Kids today are consuming fewer calories than they were a decade ago, according to a new report from the Centers for Disease Control and Prevention (CDC).
Between 1999 and 2010, children's average energy intake dropped from 2,258 calories per day to 2,100 calories per day for boys; and from 1,831 calories per day to 1,755 calories per day for girls. The study included U.S. children ages 2 to 19.
The most significant drops in energy intake were for boys ages 2 to 11, and for girls ages 12 to 19.
The findings are surprising considering that childhood obesity levels in the country as a whole have not declined, said study researcher R. Bethene Ervin, of the CDC's National Center for Health Statistics.
But studies do show that between 2007 and 2010, childhood obesity levels stabilized, and did not increase as they had in previous years. The drop in children's energy intake may have contributed to the leveling off of obesity levels, Ervin said. However, the current study did not look at obesity levels, so more research is needed to confirm this. Researchers will also need to analyze data from more recent years to see if these patterns continue, Ervin said. Recent research suggests that childhood obesity levels in some cities, including New York and Philadelphia, are declining.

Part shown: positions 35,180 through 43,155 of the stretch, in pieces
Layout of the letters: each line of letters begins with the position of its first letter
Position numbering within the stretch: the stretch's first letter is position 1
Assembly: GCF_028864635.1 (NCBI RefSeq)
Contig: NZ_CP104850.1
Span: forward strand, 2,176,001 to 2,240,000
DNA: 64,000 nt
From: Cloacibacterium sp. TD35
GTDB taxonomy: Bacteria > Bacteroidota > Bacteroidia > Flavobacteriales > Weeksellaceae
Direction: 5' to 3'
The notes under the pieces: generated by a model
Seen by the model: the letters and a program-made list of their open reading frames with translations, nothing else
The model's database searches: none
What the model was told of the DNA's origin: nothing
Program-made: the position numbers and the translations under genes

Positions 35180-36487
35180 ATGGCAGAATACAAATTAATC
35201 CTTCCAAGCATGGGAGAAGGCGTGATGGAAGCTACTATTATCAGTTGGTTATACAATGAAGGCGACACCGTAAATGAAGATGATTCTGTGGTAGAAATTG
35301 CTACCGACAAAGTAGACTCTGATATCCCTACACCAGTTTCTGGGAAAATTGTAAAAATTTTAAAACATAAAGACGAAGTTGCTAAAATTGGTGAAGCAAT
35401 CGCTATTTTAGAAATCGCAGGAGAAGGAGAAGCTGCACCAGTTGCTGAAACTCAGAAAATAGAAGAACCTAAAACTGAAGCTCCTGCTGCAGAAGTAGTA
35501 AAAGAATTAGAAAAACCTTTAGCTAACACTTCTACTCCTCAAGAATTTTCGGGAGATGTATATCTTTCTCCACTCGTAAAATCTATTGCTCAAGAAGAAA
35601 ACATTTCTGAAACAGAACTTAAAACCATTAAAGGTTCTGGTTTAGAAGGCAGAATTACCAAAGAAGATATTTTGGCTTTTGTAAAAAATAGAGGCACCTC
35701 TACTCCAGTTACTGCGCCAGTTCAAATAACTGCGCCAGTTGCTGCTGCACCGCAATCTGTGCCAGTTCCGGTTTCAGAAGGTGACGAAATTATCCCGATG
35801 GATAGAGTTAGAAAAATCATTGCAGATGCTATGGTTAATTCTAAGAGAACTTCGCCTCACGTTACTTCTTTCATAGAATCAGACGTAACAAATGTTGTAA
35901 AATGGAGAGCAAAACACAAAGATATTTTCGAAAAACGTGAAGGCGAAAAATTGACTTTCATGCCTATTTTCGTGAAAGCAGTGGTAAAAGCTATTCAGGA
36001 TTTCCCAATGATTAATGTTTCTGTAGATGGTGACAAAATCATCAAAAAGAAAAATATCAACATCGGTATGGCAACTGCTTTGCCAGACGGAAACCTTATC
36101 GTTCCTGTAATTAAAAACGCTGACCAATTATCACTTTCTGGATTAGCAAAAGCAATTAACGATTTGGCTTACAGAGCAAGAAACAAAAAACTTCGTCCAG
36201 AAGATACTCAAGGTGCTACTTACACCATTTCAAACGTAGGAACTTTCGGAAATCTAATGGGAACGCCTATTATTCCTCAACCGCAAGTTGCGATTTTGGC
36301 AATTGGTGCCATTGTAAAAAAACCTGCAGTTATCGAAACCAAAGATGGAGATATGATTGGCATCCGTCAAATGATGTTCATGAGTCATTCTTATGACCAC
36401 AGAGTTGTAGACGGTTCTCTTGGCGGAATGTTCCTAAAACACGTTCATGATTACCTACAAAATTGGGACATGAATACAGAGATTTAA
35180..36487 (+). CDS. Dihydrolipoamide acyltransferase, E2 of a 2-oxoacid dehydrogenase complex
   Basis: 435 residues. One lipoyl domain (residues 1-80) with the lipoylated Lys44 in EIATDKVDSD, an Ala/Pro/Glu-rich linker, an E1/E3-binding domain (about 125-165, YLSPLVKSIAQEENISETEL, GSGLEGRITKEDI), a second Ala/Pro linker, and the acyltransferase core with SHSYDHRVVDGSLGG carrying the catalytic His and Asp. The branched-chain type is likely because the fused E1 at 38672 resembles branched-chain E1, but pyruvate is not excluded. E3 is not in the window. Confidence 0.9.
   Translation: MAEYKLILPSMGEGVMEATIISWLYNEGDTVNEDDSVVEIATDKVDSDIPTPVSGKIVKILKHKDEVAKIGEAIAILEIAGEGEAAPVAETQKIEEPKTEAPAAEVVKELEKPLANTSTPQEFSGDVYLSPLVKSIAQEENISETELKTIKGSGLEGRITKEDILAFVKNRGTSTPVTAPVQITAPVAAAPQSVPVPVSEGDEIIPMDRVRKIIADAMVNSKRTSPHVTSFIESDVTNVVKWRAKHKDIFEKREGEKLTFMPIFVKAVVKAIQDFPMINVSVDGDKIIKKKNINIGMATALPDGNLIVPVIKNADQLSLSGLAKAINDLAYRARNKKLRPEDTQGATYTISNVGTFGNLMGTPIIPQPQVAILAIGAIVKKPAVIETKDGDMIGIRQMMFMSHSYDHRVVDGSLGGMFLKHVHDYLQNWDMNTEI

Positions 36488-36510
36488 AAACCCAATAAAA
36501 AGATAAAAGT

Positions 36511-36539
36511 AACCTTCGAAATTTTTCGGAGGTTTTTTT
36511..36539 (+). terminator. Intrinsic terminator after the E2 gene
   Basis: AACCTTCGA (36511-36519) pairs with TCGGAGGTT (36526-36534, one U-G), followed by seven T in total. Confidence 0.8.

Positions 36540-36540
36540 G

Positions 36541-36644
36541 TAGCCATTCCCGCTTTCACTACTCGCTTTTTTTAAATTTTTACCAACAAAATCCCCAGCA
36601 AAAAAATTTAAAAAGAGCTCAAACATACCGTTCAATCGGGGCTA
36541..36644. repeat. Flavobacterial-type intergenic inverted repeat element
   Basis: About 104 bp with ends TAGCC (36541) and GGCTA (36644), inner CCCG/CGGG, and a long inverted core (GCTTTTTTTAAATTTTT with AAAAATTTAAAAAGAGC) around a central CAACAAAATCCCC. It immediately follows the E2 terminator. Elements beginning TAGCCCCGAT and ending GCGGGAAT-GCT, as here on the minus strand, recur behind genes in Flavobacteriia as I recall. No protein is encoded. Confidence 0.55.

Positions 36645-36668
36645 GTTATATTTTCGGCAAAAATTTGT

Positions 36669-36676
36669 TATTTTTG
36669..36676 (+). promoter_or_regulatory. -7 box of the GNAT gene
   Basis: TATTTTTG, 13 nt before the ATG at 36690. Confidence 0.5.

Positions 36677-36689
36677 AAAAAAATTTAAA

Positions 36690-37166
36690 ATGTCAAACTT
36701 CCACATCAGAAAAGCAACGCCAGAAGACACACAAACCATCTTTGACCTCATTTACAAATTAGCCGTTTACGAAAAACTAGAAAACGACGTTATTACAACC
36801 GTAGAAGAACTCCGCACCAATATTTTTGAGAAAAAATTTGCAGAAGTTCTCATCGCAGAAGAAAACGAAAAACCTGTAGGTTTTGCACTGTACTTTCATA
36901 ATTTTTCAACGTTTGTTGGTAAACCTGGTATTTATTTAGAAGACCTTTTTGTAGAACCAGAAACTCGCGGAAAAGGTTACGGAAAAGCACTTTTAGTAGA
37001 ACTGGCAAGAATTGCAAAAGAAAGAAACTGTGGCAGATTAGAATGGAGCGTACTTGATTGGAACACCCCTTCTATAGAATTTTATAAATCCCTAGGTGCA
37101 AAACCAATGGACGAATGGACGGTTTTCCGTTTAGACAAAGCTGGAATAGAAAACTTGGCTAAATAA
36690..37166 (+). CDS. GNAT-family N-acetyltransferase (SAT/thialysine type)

The new report also found there was a decrease in the percentage of calories children got from carbohydrates. Because added sugars are considered carbohydrates, this finding suggests that the drop in total energy intake could be due to a decline in the consumption of added sugars, Ervin said. However, Ervin noted the study did not specifically look at the consumption of added sugars separately from the consumption of total carbohydrates.
There was no decline in the number of calories that came from fat, Ervin said. In fact, the percentage of calories consumed from saturated fat was slightly above recommended levels: In 2009 and 2010, the youngsters got about 11 to 12 percent of their daily calories from saturated fat, above the recommended value of 10 percent. Both children and adults need to work on reducing their saturated fat intake, Ervin said.
The number of calories children should eat depends upon their age and gender, and ranges from 900 calories per day for 1-year-old girls and boys to 1,800 calories per day for girls ages 14 to 18 to 2,200 calories per day for boys ages 14 to 18, according to the American Heart Association.
The new report was published today (Feb. 21) by the National Center for Health Statistics.
Pass it on: Children's daily calorie intake has declined in recent years.
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Rachael is a Live Science contributor, and was a former channel editor and senior writer for Live Science between 2010 and 2022. She has a master's degree in journalism from New York University's Science, Health and Environmental Reporting Program. She also holds a B.S. in molecular biology and an M.S. in biology from the University of California, San Diego. Her work has appeared in Scienceline, The Washington Post and Scientific American.